In my mind, it all comes down to doing the “discovery session.” Figure out what the sponsor needs and wants to achieve and then build an activation that will leverage or deliver those goals and objectives. Don’t run a branding activation if you are trying to drive traffic. If you know of a really stupid activation or a good one, or want to object to my thoughts on these activations, please share with me directly or on the blog! I welcome that feedback either way—positive or negative!

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  1. What? Turkeys don’t fly? No way!

    • Dave,

      News to me too man! Hope you are safe, isolated and healthy my friend. Brent

    • One of my favourite TMCs to date!

      What do you feel about activations that have nothing to do with the brand’s product? Ive have seen a car activation at a hockey game where contestants had to shoot the puck from center ice and get it underneith the car to qualify to do it again at a game later in the season. The prize, property tickets and swag and zero call to action on behalf of the car company. Unless simple branding and exposure is what the brand was after?

      Out of curiosity, in the example of the car company and the philanthropic property, what would the terms look like? Simply pay the school to be an “Official Partner” and the rest would be brand activation fees?

      Great read, as always!

      • Josh, thanks for the feedback and the questions. My feel on the activation is that a brand needs to have an objective. But more importantly it needs to align with its partner. If this was at a hockey game… I think it is great. People came to the game to watch hockey… they are hockey fans… so build an activation that engages them in what they like. They like hockey… let them shoot. So from that pretext I think it is a great activation. I don’t know their objectives or goals… so cannot comment there. Again the prize being associated to the hockey team again is right… the fan came because he or she loves the game / team… no greater prize that their team’s swag. As you note, perhaps it was brand awareness… then it might have been achieved.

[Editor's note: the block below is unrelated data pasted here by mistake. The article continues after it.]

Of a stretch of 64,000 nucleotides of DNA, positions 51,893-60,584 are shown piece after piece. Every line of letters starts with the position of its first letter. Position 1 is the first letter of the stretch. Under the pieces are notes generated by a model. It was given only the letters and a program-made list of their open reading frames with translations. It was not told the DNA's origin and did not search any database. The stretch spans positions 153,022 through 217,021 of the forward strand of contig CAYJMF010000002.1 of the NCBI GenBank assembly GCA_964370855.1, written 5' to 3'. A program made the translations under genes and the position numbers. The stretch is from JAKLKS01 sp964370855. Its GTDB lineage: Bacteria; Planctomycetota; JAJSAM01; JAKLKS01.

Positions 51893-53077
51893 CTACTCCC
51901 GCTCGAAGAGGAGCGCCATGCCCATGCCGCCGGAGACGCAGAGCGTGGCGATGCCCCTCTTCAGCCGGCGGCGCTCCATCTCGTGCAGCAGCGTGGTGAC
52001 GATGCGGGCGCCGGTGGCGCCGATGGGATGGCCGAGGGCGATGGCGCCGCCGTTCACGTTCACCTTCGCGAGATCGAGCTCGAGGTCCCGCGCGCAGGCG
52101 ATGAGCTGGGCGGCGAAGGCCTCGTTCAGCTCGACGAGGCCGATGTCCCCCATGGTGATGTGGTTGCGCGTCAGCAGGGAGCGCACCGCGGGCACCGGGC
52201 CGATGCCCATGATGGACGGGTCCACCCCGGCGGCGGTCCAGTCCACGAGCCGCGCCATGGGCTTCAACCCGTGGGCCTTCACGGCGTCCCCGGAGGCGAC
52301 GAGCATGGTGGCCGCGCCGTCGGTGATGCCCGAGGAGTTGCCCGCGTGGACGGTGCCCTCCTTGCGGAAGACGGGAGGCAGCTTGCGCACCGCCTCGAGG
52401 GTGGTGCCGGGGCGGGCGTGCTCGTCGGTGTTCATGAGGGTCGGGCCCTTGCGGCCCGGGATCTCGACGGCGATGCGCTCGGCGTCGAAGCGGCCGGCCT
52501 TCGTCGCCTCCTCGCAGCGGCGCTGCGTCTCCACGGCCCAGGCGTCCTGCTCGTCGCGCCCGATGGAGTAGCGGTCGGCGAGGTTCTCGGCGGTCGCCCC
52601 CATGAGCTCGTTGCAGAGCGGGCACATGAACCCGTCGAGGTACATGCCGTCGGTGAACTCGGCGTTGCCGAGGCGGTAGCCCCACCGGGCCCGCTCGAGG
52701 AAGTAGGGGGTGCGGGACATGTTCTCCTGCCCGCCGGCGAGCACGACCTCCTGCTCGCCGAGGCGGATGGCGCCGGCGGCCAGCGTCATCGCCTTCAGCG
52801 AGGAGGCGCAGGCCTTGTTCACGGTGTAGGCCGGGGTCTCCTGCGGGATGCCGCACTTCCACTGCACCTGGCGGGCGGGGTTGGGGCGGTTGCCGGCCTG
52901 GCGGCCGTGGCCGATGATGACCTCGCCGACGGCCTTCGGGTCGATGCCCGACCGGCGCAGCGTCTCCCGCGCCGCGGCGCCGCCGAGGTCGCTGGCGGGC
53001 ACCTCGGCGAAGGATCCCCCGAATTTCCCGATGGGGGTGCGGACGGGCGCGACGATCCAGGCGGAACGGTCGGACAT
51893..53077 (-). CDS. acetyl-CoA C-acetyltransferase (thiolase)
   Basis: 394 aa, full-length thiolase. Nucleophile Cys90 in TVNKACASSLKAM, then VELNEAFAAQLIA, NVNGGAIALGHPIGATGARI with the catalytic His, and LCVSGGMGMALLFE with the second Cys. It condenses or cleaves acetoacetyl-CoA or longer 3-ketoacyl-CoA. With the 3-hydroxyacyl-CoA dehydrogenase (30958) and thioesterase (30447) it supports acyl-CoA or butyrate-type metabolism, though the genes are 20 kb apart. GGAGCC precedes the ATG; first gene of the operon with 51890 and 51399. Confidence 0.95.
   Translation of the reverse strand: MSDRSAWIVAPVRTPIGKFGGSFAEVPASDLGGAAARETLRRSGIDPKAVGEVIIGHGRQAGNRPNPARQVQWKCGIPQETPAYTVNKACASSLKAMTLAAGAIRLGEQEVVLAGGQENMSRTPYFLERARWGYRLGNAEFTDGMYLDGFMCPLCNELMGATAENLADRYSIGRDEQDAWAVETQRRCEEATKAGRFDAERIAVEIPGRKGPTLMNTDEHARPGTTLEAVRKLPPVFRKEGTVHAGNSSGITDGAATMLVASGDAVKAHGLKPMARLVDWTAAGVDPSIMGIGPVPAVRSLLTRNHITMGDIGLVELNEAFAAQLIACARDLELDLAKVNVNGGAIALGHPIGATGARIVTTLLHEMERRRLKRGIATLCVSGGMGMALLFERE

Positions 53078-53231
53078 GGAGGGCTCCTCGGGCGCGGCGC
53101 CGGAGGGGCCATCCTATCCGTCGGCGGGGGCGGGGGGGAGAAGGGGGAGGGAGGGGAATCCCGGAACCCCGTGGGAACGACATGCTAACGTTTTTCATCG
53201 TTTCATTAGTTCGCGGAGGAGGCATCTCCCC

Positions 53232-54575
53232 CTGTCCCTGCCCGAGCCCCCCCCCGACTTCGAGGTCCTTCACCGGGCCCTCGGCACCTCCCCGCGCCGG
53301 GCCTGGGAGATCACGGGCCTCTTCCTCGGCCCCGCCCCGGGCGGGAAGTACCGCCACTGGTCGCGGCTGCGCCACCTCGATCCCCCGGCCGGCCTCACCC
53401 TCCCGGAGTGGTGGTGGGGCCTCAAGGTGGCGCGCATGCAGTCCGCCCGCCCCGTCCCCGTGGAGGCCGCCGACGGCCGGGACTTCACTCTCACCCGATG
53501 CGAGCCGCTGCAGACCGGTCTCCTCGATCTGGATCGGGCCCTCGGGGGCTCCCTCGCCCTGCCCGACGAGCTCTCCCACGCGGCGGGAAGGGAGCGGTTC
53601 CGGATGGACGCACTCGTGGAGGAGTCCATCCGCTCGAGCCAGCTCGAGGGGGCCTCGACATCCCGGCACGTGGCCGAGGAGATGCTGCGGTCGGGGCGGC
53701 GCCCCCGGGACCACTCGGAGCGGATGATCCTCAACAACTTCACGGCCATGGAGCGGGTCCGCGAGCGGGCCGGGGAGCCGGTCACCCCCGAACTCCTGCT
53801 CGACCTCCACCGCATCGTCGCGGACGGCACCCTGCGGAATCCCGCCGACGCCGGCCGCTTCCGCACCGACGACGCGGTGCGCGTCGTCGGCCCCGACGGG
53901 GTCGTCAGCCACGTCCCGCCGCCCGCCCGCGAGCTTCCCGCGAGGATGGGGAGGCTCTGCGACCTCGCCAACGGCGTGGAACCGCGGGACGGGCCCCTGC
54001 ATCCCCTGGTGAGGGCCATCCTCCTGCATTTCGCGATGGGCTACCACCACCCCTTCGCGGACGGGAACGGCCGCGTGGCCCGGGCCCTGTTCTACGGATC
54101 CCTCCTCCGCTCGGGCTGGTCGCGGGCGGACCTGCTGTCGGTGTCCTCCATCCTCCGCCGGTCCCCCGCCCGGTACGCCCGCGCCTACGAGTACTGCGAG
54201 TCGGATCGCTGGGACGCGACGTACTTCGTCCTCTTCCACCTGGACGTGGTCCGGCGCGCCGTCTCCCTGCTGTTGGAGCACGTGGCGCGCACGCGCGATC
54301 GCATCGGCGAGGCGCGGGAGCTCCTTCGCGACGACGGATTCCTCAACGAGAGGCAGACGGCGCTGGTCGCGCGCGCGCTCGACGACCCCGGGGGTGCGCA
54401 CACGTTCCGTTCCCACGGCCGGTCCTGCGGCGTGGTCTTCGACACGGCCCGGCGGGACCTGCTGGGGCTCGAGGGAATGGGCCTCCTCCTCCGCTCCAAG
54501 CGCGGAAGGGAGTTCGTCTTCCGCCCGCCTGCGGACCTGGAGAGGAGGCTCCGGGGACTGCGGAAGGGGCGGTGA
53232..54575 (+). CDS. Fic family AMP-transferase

In the example.. I think there would be more assets… they could be the official car dealer, but the package would also include rights to engage, the announcement, the offer etc. as those are all onsite assets that the dealer would have to “buy” or be included in the package for them to actually activate.

  2. Great comments Brent!

    Our team in Regina came across an idea from a major dealer in another market; confirming that yes – some of the best ideas are stolen.

    To highlight a dealer at a high end event, the sponsor worked with the venue to offer a valet service. The dealership provided the drivers (sales personnel) to park the vehicles. This offered an opportunity to engage with the driver before and after the event.
    Encourage the dealership to leave behind a business card with a test drive offer on the back of a business card upon departure.

    • Cindy,

      Hey thanks for this and the feedback. What a great story and example of an activation that works. And with your land mass… you might even be able to offer a vehicle sponsor a test drive option right during an event you are hosting… pretty cool they would not have to go to the dealership for test drive… could go right from EVRAZ Place space.